Systematic selection of off-gas treatment at the Savannah River Site

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At the Savannah River Site (SRS), from 1958--1985, effluent waste from the reactor fuel and target rod fabrication area (M-Area) was discharged to a settling basin. In 1981, monitoring wells detected groundwater contamination, specifically trichloroethylene and tetrachloroethylene, in the immediate vicinity of the basin. Under the auspices of Resource Conservation and Recovery Act (RCRA) the M-Area contamination must be addressed by a corrective action program until the volatile organic compound (VOC) concentrations reach Drinking Water Standards. This was initiated in 1985 with startup of a full-scale pump-and-treat air stripper system. Recently, remediation efforts have focused on vacuum extraction to treat ... continued below

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Pages: (9 p)

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McKillip, S.T. & Rehder, T.E. January 1, 1992.

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At the Savannah River Site (SRS), from 1958--1985, effluent waste from the reactor fuel and target rod fabrication area (M-Area) was discharged to a settling basin. In 1981, monitoring wells detected groundwater contamination, specifically trichloroethylene and tetrachloroethylene, in the immediate vicinity of the basin. Under the auspices of Resource Conservation and Recovery Act (RCRA) the M-Area contamination must be addressed by a corrective action program until the volatile organic compound (VOC) concentrations reach Drinking Water Standards. This was initiated in 1985 with startup of a full-scale pump-and-treat air stripper system. Recently, remediation efforts have focused on vacuum extraction to treat vadose zone contamination not addressed by the original recovery wells, and additional pump-and-treat systems to achieve hydraulic control of the plume. Regulatory requirements allowed for discharge of VOCs to the atmosphere when the original remediation system was installed; however, 1990 amendments to the Clean Air Act will eventually require treatment of VOC contaminated air prior to discharge. This has ramifications to systems currently being design, as well as the existing systems. In response to the 1990 Clean Air Act amendments, SRS initiated a study to assess commercially available off-gas treatment technologies. These included carbon adsorption, thermal incineration, catalytic oxidation, absorption, condensation, and UV/peroxide destruction, and xenon flashlamp. Criteria used to evaluate the technologies were the thirty (30) year life cycle cost, permitting considerations, and manpower requirements. The study concluded that catalytic oxidation provided the most desirable combination of these elements.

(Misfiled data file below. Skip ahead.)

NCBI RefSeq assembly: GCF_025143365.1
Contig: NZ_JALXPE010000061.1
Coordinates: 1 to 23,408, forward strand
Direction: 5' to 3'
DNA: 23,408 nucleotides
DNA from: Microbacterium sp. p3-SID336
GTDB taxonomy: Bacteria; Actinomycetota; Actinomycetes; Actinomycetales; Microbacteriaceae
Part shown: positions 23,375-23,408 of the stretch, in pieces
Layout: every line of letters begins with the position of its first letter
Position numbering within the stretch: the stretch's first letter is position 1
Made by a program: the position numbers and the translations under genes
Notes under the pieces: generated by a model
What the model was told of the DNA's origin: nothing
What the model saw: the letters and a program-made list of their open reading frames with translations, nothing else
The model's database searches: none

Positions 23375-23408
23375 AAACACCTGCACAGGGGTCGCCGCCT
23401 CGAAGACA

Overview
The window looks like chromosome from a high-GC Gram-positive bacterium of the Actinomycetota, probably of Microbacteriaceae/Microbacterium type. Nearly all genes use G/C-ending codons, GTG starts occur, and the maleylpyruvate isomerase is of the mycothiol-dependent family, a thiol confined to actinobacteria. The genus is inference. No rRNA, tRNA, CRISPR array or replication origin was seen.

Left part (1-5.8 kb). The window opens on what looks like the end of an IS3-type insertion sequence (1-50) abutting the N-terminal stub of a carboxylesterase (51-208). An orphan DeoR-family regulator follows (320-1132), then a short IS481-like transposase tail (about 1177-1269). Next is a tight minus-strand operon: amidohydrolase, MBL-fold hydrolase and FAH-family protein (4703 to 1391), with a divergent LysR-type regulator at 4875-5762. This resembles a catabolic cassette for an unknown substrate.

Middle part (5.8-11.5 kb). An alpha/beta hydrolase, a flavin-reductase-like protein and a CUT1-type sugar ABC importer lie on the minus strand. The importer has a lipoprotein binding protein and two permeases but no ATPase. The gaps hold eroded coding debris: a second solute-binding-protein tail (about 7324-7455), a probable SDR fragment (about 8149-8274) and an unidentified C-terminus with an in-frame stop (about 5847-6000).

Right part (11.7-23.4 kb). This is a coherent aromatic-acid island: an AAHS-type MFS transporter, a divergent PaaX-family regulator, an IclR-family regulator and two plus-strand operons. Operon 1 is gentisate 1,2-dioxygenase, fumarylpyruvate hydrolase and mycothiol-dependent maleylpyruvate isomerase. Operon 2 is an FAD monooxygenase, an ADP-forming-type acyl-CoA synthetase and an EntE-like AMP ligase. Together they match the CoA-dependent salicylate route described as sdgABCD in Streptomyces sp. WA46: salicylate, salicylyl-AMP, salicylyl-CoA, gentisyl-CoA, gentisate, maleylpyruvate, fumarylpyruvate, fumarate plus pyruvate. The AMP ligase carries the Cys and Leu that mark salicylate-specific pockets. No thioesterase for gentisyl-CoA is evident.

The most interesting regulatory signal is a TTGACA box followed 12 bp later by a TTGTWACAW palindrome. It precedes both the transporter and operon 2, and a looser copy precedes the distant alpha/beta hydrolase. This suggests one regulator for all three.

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Pages: (9 p)

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OSTI; NTIS; INIS; GPO Dep.

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  • Engineering and technology conference on waste management and environmental restoration, San Juan (Puerto Rico), 9-11 Apr 1992

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  • Other: DE92013358
  • Report No.: WSRC-MS-92-142
  • Report No.: CONF-920466--14
  • Grant Number: AC09-89SR18035
  • Office of Scientific & Technical Information Report Number: 5217341
  • Archival Resource Key: ark:/67531/metadc1072116

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Office of Scientific & Technical Information Technical Reports

Reports, articles and other documents harvested from the Office of Scientific and Technical Information.

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  • January 1, 1992

Added to The UNT Digital Library

  • Feb. 4, 2018, 10:51 a.m.

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  • May 15, 2018, 4:16 p.m.

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McKillip, S.T. & Rehder, T.E. Systematic selection of off-gas treatment at the Savannah River Site, article, January 1, 1992; Aiken, South Carolina. (digital.library.unt.edu/ark:/67531/metadc1072116/: accessed July 16, 2018), University of North Texas Libraries, Digital Library, digital.library.unt.edu; crediting UNT Libraries Government Documents Department.